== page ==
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  • Chad Hobbs

Meade County Parks and Recreation to take over Otter Creek Campground

Meade County is preparing to take over the campground at Otter Creek on March 1. The 2,200-acre park has been owned and operated by the Kentucky Department of Fish and Wildlife since 2014, but Meade County will soon take over the campground portion on a five-year lease with a five-year option.

The campground has at least 35 campsites that the county says will be available year-round and many others that would be available during the spring and summer. According to the KY Department of Fish and Wildlife (KDF), the campground has several different options that they have offered, including sites with electricity and water for $22/night, water only for $15/night, tent sites for $12/night, and equestrian campsites for $15. There are also four cabins available. It is unknown at this time what the county will charge. But at a Fiscal Court meeting, it was stated that the county believes the venture could bring in $1 million.

"We've done the cost analysis. We've done a lot of work with them (KFW) over what they were doing, what they are doing and some of the things they've recommended," Judge/Executive Troy Kok said on WMMG's Edgewise Show. "So, we're moving forward. That's really exciting that we'll pull that campground in."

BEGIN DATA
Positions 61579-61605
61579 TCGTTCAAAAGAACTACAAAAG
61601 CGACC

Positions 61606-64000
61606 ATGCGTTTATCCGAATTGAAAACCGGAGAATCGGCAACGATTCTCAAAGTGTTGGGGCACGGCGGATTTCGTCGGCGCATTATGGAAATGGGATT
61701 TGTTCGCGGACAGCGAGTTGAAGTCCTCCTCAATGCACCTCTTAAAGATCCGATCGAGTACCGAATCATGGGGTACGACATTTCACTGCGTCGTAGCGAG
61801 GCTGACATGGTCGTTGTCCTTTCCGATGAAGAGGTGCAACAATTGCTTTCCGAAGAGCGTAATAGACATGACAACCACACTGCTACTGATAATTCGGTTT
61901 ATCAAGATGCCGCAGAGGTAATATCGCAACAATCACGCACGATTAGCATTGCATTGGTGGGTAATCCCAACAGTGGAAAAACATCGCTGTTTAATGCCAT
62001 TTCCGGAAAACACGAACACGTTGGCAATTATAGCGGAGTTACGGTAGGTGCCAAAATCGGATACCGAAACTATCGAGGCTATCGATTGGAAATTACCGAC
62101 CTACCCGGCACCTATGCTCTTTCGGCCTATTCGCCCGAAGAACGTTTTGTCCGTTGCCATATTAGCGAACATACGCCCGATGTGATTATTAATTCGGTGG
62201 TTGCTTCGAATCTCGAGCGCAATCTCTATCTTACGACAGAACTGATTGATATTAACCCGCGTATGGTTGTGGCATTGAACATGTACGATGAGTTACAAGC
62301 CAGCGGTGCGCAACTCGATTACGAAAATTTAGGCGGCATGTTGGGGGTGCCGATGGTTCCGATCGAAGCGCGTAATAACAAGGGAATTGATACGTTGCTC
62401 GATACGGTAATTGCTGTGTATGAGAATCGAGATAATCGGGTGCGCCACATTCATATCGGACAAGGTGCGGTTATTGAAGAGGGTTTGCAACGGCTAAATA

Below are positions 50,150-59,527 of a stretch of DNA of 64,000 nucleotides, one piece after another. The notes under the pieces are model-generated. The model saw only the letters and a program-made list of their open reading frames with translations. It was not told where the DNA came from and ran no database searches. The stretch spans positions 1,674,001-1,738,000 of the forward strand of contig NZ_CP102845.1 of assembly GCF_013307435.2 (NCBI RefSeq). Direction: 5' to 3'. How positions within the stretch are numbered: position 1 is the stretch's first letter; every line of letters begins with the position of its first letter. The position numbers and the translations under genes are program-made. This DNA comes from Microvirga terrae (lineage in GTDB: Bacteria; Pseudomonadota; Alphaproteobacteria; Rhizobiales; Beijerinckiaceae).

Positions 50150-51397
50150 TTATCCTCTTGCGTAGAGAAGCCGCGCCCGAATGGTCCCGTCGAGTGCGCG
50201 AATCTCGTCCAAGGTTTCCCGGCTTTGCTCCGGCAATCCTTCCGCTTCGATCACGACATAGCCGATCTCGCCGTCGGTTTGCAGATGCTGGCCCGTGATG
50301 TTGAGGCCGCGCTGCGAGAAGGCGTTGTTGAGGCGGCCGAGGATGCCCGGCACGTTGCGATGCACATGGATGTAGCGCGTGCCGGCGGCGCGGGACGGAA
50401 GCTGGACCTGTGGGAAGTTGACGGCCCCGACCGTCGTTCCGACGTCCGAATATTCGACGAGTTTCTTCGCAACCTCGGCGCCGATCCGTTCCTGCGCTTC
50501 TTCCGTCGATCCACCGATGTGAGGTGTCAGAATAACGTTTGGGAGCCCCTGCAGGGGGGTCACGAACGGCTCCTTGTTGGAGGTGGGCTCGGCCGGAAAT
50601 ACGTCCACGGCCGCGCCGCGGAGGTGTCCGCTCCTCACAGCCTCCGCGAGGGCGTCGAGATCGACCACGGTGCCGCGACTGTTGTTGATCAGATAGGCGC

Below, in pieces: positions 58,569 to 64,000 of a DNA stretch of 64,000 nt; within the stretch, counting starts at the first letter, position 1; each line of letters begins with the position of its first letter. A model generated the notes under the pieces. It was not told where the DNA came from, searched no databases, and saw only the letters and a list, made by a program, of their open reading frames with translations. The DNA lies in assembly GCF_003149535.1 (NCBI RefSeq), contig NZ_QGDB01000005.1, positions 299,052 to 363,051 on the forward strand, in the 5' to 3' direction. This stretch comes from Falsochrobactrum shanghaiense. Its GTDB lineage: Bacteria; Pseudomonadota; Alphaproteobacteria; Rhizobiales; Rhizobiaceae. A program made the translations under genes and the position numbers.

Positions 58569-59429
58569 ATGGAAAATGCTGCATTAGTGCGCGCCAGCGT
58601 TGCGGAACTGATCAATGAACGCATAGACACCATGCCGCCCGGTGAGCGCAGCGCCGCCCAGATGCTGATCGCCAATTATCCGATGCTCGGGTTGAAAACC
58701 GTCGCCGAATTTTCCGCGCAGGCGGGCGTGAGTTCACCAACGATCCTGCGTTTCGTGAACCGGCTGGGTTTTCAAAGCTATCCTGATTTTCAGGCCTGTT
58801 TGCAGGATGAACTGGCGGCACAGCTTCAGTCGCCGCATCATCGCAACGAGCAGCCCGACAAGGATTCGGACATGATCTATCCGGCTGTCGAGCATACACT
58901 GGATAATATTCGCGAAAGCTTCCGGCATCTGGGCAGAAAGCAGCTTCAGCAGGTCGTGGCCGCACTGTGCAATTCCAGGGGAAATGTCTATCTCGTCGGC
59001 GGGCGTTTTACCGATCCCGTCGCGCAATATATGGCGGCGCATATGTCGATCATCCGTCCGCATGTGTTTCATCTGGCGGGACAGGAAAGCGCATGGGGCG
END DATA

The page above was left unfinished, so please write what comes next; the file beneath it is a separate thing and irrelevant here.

The Judge said that the county will only take on the campground but has goals to possibly take on more of the park in the future.

"Let's become successful at one thing instead of taking more and then having failures," Judge Kok said about starting with just the campground.

The government-to-government lease will not cost taxpayers a dollar since it is a free lease agreement, but that doesn't mean there won't be costs. A Parks and Recreation Campground Manager position has been created, which will pay $47,715.20 a year and go up to $50,398.40 after six months. The park has also been left neglected in many ways for years, which may present problems as well, especially in regard to infrastructure. Turning off HWY 1638 into the main gate of the park, drivers are immediately presented with a roadway that is in terrible shape, filled with potholes, rough patches and dips where the pavement has settled. The campground itself will need some work also. Only time will tell if the park can return to its former glory.

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1 Comment

Feb 09

I’m surprised this is being shared at all since last I had heard the county hasn’t signed papers yet

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